Upon contact, let them know that you are doing a survey on direct sales. What you want to know is if he/she purchased a single item, other than a car or truck, within the past 12 months, costing between 5,000 and 15,000 dollars, to be used by the business. You don't need to know the name of the item or exact price. What you do need to know is the name of the company they purchased it from, approximately how many sales calls it took before the purchase was made, and their impression of the sales person responsible for the sale. Was the person you are talking to satisfied with the sales person, and has the sales person followed up since the original sale? Do they know the name of the sales person responsible for the sale; if not, do they know the name of the sales manager?

You should continue your survey calls until you have a list of fifteen to twenty companies whose SALES MANAGERS you can now contact. I've capitalized sales managers because you do NOT want to be shunted off to someone like the Director of Human Resources. Sales managers, whose earnings are dependent on sales, almost always have the final say about the sales people they hire.

When you contact the Sales Manager, (if you can't get by the switchboard operator or the sales manager's secretary, you need to work on your sales techniques), he/she will probably tell you they don't need any sales people right now. That's normal, and make sure you let him/her know that is exactly what you expected to hear. It's important that you get the message across that you just wanted to speak to him/her personally. Let him/her know that you've researched the field, and recently had contact with insert the name person you had spoken to, and the name of the company that gave you this company's name where you were impressed with their sales approach, product, and follow-up. Words such as: "I can sell, and wanted to contact you personally to let you know that I'm impressed with the way your sales people conduct business. You've got a team that I'd be proud to join," are music to any sales manager's ears. Your next comment is important. It should go something like this: "I'm sending some information about me directly to you. You may not have any use for it right now, but experience tells me that most sales organizations have at least one person, 'on the bubble.' If that situation should create an opening in your organization, I'd very much like an opportunity to meet with you and discuss possibilities." Your call should be followed up with a "Thank you" note plus a brief resume' of your experience and training.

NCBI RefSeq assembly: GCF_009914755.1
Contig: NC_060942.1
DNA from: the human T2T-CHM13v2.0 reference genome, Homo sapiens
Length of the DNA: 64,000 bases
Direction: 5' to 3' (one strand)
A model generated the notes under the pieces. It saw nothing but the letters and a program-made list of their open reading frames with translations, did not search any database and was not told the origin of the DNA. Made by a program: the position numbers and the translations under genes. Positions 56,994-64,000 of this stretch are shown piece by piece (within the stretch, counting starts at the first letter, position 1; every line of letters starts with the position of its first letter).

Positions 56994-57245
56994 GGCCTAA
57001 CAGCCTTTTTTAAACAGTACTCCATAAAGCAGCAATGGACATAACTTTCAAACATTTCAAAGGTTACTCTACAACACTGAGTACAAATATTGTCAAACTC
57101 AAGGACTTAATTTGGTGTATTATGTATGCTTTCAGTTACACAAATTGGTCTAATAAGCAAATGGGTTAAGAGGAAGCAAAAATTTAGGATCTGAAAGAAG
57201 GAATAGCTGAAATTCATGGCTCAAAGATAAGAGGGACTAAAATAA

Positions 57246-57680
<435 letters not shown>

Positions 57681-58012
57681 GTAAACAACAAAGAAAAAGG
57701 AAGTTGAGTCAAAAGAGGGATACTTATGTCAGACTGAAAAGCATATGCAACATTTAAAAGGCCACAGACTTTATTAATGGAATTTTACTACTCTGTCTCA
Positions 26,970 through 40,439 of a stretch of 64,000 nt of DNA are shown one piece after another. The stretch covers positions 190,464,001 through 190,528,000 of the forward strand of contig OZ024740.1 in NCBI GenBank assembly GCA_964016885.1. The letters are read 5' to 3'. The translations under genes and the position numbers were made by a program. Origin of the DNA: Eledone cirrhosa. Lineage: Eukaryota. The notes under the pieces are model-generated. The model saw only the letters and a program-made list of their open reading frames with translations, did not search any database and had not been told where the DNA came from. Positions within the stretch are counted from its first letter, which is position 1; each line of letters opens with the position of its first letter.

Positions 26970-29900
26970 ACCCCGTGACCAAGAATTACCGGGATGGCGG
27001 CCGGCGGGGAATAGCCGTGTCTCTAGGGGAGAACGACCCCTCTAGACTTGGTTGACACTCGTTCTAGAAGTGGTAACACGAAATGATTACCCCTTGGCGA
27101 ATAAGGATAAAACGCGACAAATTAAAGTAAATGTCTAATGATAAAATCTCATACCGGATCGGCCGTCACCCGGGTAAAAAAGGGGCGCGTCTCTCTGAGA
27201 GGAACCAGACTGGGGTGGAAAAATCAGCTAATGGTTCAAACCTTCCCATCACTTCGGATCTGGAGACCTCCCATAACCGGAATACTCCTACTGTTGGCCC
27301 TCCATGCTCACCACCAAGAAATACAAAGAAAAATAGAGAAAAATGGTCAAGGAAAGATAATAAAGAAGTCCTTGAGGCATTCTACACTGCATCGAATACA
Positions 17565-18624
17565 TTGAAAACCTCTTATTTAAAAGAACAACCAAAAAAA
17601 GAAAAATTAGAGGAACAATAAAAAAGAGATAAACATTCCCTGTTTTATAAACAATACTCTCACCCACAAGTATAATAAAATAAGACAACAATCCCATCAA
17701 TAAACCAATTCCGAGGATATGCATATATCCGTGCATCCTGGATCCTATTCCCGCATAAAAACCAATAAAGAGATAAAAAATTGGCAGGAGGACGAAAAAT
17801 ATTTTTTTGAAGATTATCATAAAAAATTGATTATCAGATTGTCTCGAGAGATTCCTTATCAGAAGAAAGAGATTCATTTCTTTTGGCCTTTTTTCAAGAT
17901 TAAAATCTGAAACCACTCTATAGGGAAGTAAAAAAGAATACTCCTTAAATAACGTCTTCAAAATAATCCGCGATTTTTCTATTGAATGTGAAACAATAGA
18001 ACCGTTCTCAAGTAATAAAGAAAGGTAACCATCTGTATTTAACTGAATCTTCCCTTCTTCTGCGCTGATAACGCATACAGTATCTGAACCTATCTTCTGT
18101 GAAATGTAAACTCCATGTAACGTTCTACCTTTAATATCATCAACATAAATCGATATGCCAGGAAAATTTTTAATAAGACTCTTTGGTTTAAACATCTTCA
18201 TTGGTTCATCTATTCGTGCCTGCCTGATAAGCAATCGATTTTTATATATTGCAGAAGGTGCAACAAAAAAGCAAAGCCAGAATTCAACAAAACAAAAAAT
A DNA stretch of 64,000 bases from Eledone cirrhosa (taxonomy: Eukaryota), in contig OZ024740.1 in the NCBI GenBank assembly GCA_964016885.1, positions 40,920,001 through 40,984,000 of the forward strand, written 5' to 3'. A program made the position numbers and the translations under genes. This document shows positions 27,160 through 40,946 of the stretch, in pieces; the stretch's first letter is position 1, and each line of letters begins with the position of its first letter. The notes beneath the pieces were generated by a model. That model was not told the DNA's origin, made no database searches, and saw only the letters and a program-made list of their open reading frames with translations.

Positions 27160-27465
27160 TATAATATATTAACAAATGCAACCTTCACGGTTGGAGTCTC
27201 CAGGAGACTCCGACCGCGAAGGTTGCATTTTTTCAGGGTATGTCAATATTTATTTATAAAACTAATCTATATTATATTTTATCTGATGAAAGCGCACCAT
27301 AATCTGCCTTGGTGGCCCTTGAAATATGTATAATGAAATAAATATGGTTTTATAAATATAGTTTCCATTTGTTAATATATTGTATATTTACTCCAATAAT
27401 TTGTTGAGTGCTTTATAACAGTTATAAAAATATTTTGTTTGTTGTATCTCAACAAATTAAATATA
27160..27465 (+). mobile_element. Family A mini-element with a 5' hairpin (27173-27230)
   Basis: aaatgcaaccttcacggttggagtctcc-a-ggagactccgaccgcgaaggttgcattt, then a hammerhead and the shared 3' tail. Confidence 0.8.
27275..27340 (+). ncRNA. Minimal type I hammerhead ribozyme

What are my chances of getting an interview?

Since you are selling yourself, you will be faced with a sales, "presentation-to-close" ratio. Your selling skills and telephone approach are critical. While the skill you demonstrate on the phone is important, there are numerous other factors beyond your control that will affect the final outcome. A pure guess would indicate that you should get between three to five responses from twenty contacts. The quickest responses will usually be from those managers who are desperate for good sales help. These may be organizations you would least like to be associated with, however, never turn down an interview. This is your opportunity to present your best features and how they might benefit your prospective employer. In other words, you will have an opportunity to sharpen your presentation. Use it well, and learn from it.

Getting a top job in direct sales is a matter of selling a quality product - YOU! It requires prospecting, contact, presentation of benefits and closing. If you keep at it, you will succeed.

Good hunting.